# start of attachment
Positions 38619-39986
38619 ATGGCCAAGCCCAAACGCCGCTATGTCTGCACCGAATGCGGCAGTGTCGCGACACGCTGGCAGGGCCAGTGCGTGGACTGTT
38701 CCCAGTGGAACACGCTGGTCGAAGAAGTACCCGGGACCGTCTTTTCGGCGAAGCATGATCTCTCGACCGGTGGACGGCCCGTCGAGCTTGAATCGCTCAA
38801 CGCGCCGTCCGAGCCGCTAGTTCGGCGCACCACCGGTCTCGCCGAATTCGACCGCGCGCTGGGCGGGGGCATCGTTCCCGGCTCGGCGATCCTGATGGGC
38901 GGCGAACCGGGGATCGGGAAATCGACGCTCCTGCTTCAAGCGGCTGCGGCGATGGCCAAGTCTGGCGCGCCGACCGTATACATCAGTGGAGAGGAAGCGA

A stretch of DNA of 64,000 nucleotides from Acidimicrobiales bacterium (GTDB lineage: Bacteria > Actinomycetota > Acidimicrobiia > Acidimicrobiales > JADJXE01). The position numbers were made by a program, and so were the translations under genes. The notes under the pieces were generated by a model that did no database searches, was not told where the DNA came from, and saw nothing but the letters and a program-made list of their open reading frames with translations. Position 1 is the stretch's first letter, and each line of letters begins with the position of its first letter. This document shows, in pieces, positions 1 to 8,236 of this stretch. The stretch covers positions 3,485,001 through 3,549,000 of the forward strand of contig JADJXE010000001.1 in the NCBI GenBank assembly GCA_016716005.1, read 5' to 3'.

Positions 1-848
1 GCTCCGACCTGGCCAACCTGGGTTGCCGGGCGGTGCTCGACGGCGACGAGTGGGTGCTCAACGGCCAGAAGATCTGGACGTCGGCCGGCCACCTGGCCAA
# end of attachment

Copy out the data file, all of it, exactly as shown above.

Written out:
Positions 38619-39986
38619 ATGGCCAAGCCCAAACGCCGCTATGTCTGCACCGAATGCGGCAGTGTCGCGACACGCTGGCAGGGCCAGTGCGTGGACTGTT
38701 CCCAGTGGAACACGCTGGTCGAAGAAGTACCCGGGACCGTCTTTTCGGCGAAGCATGATCTCTCGACCGGTGGACGGCCCGTCGAGCTTGAATCGCTCAA
38801 CGCGCCGTCCGAGCCGCTAGTTCGGCGCACCACCGGTCTCGCCGAATTCGACCGCGCGCTGGGCGGGGGCATCGTTCCCGGCTCGGCGATCCTGATGGGC
38901 GGCGAACCGGGGATCGGGAAATCGACGCTCCTGCTTCAAGCGGCTGCGGCGATGGCCAAGTCTGGCGCGCCGACCGTATACATCAGTGGAGAGGAAGCGA

A stretch of DNA of 64,000 nucleotides from Acidimicrobiales bacterium (GTDB lineage: Bacteria > Actinomycetota > Acidimicrobiia > Acidimicrobiales > JADJXE01). The position numbers were made by a program, and so were the translations under genes. The notes under the pieces were generated by a model that did no database searches, was not told where the DNA came from, and saw nothing but the letters and a program-made list of their open reading frames with translations. Position 1 is the stretch's first letter, and each line of letters begins with the position of its first letter. This document shows, in pieces, positions 1 to 8,236 of this stretch. The stretch covers positions 3,485,001 through 3,549,000 of the forward strand of contig JADJXE010000001.1 in the NCBI GenBank assembly GCA_016716005.1, read 5' to 3'.

Positions 1-848
1 GCTCCGACCTGGCCAACCTGGGTTGCCGGGCGGTGCTCGACGGCGACGAGTGGGTGCTCAACGGCCAGAAGATCTGGACGTCGGCCGGCCACCTGGCCAA